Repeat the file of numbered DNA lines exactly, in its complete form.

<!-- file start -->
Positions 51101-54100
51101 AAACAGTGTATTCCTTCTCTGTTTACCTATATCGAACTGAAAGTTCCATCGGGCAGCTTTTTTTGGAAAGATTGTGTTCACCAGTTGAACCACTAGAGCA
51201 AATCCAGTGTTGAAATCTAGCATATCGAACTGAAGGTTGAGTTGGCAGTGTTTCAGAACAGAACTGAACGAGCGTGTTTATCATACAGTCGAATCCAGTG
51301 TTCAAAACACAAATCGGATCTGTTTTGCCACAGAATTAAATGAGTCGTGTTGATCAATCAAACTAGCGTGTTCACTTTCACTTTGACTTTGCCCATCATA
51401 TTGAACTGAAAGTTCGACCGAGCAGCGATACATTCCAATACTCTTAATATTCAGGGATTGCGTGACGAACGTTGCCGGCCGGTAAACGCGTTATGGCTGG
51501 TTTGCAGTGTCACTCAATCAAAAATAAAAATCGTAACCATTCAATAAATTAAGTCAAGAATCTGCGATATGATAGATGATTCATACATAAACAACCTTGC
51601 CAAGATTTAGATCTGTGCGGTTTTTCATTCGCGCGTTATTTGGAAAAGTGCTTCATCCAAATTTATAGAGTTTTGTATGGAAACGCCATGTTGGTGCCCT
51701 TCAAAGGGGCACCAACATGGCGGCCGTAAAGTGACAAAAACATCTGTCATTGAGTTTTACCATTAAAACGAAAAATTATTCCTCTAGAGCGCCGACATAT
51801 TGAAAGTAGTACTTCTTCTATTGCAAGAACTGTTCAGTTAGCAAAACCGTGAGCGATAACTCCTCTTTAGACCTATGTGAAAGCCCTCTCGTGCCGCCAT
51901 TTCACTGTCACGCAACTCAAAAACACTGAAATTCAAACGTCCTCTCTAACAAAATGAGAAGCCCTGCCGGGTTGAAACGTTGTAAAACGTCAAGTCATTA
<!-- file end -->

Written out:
Positions 51101-54100
51101 AAACAGTGTATTCCTTCTCTGTTTACCTATATCGAACTGAAAGTTCCATCGGGCAGCTTTTTTTGGAAAGATTGTGTTCACCAGTTGAACCACTAGAGCA
51201 AATCCAGTGTTGAAATCTAGCATATCGAACTGAAGGTTGAGTTGGCAGTGTTTCAGAACAGAACTGAACGAGCGTGTTTATCATACAGTCGAATCCAGTG
51301 TTCAAAACACAAATCGGATCTGTTTTGCCACAGAATTAAATGAGTCGTGTTGATCAATCAAACTAGCGTGTTCACTTTCACTTTGACTTTGCCCATCATA
51401 TTGAACTGAAAGTTCGACCGAGCAGCGATACATTCCAATACTCTTAATATTCAGGGATTGCGTGACGAACGTTGCCGGCCGGTAAACGCGTTATGGCTGG
51501 TTTGCAGTGTCACTCAATCAAAAATAAAAATCGTAACCATTCAATAAATTAAGTCAAGAATCTGCGATATGATAGATGATTCATACATAAACAACCTTGC
51601 CAAGATTTAGATCTGTGCGGTTTTTCATTCGCGCGTTATTTGGAAAAGTGCTTCATCCAAATTTATAGAGTTTTGTATGGAAACGCCATGTTGGTGCCCT
51701 TCAAAGGGGCACCAACATGGCGGCCGTAAAGTGACAAAAACATCTGTCATTGAGTTTTACCATTAAAACGAAAAATTATTCCTCTAGAGCGCCGACATAT
51801 TGAAAGTAGTACTTCTTCTATTGCAAGAACTGTTCAGTTAGCAAAACCGTGAGCGATAACTCCTCTTTAGACCTATGTGAAAGCCCTCTCGTGCCGCCAT
51901 TTCACTGTCACGCAACTCAAAAACACTGAAATTCAAACGTCCTCTCTAACAAAATGAGAAGCCCTGCCGGGTTGAAACGTTGTAAAACGTCAAGTCATTA